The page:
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Increases in manufacturing and service-sector hiring are projected to reach four-year highs for the month of July, according to the Society for Human Resource Management’s (SHRM) Leading Indicators of National Employment (LINE) survey, released July 2, 2014. And as is usually the case with stepped-up hiring levels, employers also reported having a more difficult time recruiting for key positions, as well as difficulty with maintaining flat new-hire compensation rates.
“The positive hiring trends HR professionals have been reporting in recent months look like they are set to continue in July,” said Jennifer Schramm, SPHR, manager of SHRM workplace trends and forecasting. “And with hiring rates trending up, it makes sense that recruiting difficulty continues. We are also finally seeing a slight improvement in the new-hire compensation index.”
The LINE Employment Report examines employers’ hiring expectations and job vacancies, difficulty in recruiting top-level talent, and new-hire compensation based on a monthly survey of private-sector human resource professionals at more than 500 manufacturing and 500 service-sector companies.
In July, the hiring rate will rise in manufacturing and services compared with July 2013.
In June, recruiting difficulty increased in both sectors compared with June 2013.
In June, the rate of increase for new-hire compensation rose in both sectors compared with a year ago.
Source: SHRM Leading Indicators of National Employment (LINE), www.shrm.org/line
Roughly half of manufacturers (53.2 percent)and service-sector companies (49.2 percent)will add jobs in July, while layoffs also will decline in both sectors compared with a year ago. The manufacturing sector’s hiring index will rise by 14.8 points compared with July 2013, while the service-sector index will rise by 6.7 points compared with a year ago.
The LINE employment expectations index provides an early indication of the U.S. Bureau of Labor Statistics (BLS) Employment Situation report findings. BLS numbers covering the same time period are released approximately one month after the LINE report.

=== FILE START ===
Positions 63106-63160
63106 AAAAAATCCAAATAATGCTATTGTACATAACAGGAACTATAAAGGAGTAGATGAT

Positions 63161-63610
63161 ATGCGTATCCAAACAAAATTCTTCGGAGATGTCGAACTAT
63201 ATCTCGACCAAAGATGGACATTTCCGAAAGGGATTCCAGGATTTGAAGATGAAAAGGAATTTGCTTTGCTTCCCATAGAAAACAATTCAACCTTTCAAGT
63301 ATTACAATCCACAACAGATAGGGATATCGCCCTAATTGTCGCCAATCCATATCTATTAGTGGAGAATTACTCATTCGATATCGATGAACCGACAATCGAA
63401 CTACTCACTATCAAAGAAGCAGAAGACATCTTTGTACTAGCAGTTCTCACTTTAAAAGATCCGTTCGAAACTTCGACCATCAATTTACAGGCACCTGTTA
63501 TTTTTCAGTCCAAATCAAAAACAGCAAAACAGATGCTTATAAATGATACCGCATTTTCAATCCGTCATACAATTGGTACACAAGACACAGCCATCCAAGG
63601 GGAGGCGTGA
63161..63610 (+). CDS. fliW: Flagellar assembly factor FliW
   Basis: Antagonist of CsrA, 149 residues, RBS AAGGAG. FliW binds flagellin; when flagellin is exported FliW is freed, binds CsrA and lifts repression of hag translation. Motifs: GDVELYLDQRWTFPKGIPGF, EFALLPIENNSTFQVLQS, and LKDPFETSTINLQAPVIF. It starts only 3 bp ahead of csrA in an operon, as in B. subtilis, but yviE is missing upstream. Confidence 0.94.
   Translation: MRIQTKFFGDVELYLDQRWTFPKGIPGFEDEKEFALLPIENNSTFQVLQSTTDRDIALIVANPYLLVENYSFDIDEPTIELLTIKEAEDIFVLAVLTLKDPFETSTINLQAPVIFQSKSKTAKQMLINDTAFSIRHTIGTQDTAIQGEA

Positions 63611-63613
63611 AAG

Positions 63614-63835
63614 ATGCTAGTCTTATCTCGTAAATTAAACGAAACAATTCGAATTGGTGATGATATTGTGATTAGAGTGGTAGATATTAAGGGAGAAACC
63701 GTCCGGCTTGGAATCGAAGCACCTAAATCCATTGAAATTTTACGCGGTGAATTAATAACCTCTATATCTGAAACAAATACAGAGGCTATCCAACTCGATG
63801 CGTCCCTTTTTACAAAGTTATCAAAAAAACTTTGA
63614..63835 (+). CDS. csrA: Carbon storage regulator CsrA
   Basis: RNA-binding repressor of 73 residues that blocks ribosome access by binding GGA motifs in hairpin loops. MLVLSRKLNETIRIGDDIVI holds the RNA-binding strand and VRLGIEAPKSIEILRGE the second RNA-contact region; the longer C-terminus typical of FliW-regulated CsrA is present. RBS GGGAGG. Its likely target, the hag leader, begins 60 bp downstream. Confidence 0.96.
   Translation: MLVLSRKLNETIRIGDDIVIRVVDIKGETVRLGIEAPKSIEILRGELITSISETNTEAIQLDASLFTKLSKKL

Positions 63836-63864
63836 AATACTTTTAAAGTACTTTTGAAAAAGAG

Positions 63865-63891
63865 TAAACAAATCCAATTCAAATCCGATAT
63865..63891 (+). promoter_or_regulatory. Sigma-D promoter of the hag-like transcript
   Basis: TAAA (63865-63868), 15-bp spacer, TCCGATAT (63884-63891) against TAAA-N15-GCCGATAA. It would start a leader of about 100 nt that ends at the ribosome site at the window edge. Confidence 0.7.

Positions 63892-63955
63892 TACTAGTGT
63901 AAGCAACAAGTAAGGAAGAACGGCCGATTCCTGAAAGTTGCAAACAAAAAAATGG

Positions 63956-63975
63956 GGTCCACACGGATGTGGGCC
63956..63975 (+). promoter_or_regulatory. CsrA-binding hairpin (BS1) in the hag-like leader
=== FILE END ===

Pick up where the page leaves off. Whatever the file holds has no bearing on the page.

A net total of 22.1 percent of manufacturers reported increases in exempt vacancies in June (30.9 percent reported more vacancies, 8.8 percent reported fewer), up 1 point from June 2013. A net total of 23.9 percent of service-sector respondents reported increases in exempt vacancies in June (32.5 percent reported more vacancies, 8.6 percent reported fewer), up 2.8 points from June 2013.
Responding firms also reported that they experienced increases in hourly job openings in June. A net total of 28.1 percent of manufacturers reported an increase in nonexempt vacancies -- a rise of 3.2 points compared with June 2013 and a four-year high for the month in the sector. For nonexempt service positions, a net total of 37 percent of respondents reported increased vacancies in June, marking an increase of 16.3 points from June 2013, which is also a four-year high for the month in the sector.
The LINE recruiting difficulty index rose in June in both sectors compared with a year ago, indicating that the competition for the most qualified candidates for key jobs may be heating up, noted Schramm. HR professionals’ challenges with landing key candidates reached four-year highs for June for both sectors.
A net of 25.9 percent of manufacturing respondents reported having more difficulty with recruiting in June, an increase of 12.1 points from June 2013. A net of 19.3 percent of service-sector HR professionals had more difficulty recruiting in June, a jump of 6.3 points from a year ago. June marks the second consecutive month that recruiting difficulty has reached a four-year high for the month in both sectors.
More employers have raised pay for new hires, too, compared with a year ago, said Schramm.
In the manufacturing sector, a net total of 10.9 percent of respondents reported increasing new-hire compensation in June, an increase of 3.2 points from June 2013. In the service sector, a net total of 12.5 percent of companies increased new-hire compensation in June—up 7 points from a year ago.
“SHRM’s latest Employee Job Satisfaction and Engagement survey report shows that compensation is now employees’ number one job satisfaction factor, and employers may be starting to experience pressure to bring wages up in response to a more competitive recruiting environment,” explained Schramm.
Overall, however, the index’s data show that most organizations are not increasing new-hire compensation. This is consistent with recent BLS findings on real average hourly earnings, which fell 0.1 percent in May 2014 compared with May 2013.
Theresa Minton-Eversole is an online editor/manager for SHRM.
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